Acting Head of Department – Mr J Murray-Smith
Grade AB or BA in Core & Additional Science OR an A grade in Physics as a separate Science together
with B grades in Chemistry and Biology. Mathematics – Grade 7
Examination Board: OCR A – H556
Introduction/General Advice and Requirements
- Curious about how things work?
- Curious about how things work?
- Keen to solve both theoretical and practical problems?
- Good at maths?
- Do you: Enjoy a challenge?
- Want to contribute positively to an increasingly technological society?
- Value keeping your career options open?
Physics is arguably the most exciting and intellectually stimulating of the natural sciences. It is also the most basic, and underpins other sciences and engineering. Topics in physics range from the quantum world of subatomic particles to the formation and destiny of the universe. Between these extremes are the studies of nuclei, atoms and the materials that make up the world in which we live.
In the process of discovery physicists have developed quantum mechanics, relativity, thermodynamics and a detailed knowledge of the forces between particles. Advances in physics are responsible for many of the benefits of modern society. For example, semiconductor physics has transformed communication and computational technology, X-rays and nuclear magnetic resonance are indispensable in health care, and lasers are employed in a variety of useful ways from medicine to machinery. Physics has a continuing, vital role to play in developing alternative energy sources.
The course is designed to be a progression from GCSE Science: Double Award, or from GCSE Physics courses. It is expected that all students starting the course will have obtained grade AB or better in Double Award Science or an A in Physics. The nature of Physics is such that students need to be competent in Mathematics. It is not necessary to be studying AS level Mathematics (although these students will find themselves at an advantage) but we require students to have obtained grade A or better in GCSE Mathematics. Students who feel they may struggle with these requirements should discuss this with the Head of Department as special conditions may apply in the light of changes of both GCSE and A level specifications.
Note that students intending to take physics or engineering courses at University will probably need to study A level mathematics.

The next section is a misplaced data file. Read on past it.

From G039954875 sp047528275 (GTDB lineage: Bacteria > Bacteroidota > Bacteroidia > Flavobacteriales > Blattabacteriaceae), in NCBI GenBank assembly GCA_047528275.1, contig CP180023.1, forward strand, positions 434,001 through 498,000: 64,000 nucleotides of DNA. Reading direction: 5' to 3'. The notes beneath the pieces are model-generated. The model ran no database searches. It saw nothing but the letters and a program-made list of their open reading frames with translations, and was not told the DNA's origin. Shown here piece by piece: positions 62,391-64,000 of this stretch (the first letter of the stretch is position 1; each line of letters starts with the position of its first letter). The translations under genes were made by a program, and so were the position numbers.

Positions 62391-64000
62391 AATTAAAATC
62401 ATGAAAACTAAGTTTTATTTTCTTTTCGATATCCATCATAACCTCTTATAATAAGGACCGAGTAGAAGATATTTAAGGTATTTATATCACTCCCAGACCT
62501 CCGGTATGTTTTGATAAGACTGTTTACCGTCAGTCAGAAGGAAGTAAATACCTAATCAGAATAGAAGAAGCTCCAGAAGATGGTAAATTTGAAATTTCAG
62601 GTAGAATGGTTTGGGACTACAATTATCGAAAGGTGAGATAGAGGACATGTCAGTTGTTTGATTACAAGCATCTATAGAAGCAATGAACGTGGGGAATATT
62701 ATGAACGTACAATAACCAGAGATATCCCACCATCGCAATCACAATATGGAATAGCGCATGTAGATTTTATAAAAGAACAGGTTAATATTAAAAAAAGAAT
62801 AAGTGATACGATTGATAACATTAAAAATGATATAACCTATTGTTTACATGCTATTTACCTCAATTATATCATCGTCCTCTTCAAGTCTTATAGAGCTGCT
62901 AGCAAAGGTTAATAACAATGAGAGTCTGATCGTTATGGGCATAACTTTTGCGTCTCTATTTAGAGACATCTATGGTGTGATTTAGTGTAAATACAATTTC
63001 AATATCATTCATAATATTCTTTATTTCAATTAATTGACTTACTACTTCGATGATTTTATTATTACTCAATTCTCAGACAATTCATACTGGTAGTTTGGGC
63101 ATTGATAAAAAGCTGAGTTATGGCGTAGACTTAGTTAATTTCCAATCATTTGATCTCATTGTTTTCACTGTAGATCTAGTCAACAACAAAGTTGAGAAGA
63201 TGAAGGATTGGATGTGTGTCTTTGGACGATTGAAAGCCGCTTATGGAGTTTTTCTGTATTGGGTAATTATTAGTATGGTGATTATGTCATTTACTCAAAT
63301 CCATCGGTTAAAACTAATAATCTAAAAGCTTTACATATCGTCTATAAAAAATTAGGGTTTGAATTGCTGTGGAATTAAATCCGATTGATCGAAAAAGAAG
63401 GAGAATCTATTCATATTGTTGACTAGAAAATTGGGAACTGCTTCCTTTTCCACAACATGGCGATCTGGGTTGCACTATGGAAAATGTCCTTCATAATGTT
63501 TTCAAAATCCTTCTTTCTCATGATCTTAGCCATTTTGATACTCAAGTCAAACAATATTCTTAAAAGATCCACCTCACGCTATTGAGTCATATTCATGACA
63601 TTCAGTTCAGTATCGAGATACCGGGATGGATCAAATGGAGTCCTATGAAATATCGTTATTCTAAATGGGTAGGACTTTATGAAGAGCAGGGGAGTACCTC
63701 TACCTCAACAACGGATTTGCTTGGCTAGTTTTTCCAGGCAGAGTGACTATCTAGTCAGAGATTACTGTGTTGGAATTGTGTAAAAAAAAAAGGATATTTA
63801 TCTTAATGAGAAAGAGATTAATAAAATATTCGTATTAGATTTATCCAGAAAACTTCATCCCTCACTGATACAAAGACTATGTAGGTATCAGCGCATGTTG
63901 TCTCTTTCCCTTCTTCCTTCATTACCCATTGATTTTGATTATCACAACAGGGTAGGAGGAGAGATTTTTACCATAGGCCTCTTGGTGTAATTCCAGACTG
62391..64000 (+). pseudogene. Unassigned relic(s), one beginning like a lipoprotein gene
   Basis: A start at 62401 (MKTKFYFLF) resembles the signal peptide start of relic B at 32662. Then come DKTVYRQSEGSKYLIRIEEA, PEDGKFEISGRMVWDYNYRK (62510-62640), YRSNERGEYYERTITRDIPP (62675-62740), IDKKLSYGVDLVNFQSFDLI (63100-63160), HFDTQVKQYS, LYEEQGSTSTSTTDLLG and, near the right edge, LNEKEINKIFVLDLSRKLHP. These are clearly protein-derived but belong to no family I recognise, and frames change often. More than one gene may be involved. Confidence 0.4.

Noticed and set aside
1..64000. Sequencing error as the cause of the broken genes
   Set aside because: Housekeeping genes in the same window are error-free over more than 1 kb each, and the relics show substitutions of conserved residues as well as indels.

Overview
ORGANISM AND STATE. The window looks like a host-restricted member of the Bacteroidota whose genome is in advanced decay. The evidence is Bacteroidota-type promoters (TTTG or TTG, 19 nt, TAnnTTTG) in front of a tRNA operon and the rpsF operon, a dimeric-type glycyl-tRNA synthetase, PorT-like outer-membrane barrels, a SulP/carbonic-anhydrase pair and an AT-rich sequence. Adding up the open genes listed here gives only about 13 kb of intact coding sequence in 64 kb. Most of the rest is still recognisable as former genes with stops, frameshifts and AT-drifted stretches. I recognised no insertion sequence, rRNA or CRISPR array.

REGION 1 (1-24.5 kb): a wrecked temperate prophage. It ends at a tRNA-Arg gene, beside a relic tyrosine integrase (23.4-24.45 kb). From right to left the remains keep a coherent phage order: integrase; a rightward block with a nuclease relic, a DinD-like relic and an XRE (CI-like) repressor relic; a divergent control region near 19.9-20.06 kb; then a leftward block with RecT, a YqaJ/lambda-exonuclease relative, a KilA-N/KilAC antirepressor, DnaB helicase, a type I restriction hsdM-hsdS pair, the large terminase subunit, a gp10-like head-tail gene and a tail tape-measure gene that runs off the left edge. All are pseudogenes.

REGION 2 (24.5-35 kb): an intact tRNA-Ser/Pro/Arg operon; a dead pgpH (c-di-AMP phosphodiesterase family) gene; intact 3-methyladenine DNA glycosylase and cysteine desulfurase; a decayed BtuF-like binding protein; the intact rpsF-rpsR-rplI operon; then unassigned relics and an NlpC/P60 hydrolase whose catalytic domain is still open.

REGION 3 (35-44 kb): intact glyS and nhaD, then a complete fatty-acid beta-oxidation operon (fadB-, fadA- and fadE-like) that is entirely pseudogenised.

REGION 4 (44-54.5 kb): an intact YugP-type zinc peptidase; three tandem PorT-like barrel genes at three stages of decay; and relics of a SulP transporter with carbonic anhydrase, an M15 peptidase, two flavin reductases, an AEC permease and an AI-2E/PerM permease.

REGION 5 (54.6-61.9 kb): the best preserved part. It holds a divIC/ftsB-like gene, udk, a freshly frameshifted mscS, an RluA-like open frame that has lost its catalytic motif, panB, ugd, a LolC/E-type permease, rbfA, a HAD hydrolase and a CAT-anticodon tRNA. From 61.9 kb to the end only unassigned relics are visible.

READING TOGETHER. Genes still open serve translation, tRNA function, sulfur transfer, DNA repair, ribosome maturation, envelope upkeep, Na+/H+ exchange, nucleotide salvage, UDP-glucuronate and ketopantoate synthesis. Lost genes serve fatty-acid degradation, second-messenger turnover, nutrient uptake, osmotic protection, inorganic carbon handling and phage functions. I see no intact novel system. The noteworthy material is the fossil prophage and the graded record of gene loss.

Course Content & Assessment
The aims of the A level Physics courses are to encourage candidates to:
- develop their interest in, and enthusiasm for Physics, including developing an interest in further study and careers in Physics
- appreciate how society makes decisions about scientific issues and how the sciences contribute to the success of the economy and society
- develop and demonstrate a deeper appreciation of the skills, knowledge and understanding of How science works;
- develop essential knowledge and understanding of different areas of Physics and how they relate to each other.
There is no coursework but students who complete the entire A level will have the opportunity of obtaining a practical endorsement. The A Level is assessed by 4 examinations.
Module 1: Development of practical skills in physics
Practical skills assessed in a written examination and in the practical endorsement
Module 2: Foundations of physics
Physical quantities and units, Making measurements and analysing data, Nature of quantities
Module 3: Forces and Motion
- Motion – Kinematics, Linear motion, projectile motion
- Forces in action – Dynamics, Nonlinear motion, Equilibrium, Density and pressure
- Work and energy – Work and conservation of energy, Kinetic and potential energies
- Materials – Behaviour of springs and materials
- Newton’s laws and momentum – Collisions
Module 4: Electrons, Waves and Photons
- Electric current – Charge, Mean drift velocity
- Energy, power and resistance – Circuit symbols, E.m.f. and p.d.,Resistance, Resistivity, Power
- Electrical circuits – Series and parallel circuits, Practical circuits, internal resistance, potential dividers
- Waves – Wave motion, Electromagnetic waves, Superposition, Stationary waves
- Quantum physics – Energy of a photon, The photoelectric effect, Wave-particle duality
Module 5: Newtonian world and astrophysics
- Thermal Physics – Solid, liquid and gas, Temperature, Thermal properties of materials, Ideal gases
- Circular motion – Circular motion, Centripetal force
- Oscillations – Simple harmonic oscillations, Damping
- Gravitational Fields – Masses, Newton’s law of gravitation, planetary motion, gravitational and
- potential energy
- Astrophysics and cosmology – Stars, Electromagnetic radiation from stars
Module 6: Particles and medical physics
- Capacitors and exponential decay – Capacitors, Energy
- Electric and magnetic fields – Electric fields, Magnetic fields, Electromagnetism, Motion of charged particles
- Nuclear and particle physics – The nuclear atom, Fundamental particles, Radioactivity, Nuclear fission and fusion
- Medical imaging – X-rays, Diagnostic methods in medicine, Ultrasound
Your future matters. So, if you have an enquiring mind, enjoy a challenge and like solving problems, give yourself the best chance by studying physics – the subject of the future. From the smallest part of the human body to the great clusters of galaxies, physics helps us understand how our world works. The applications, like the career opportunities, are infinite. Employers today actively seek out people who can prove their ability to think logically, understand complex ideas and apply them to the real world. Whether you want to pursue a career in science, the media, education, business or a host of other fields, physics can help give you the edge.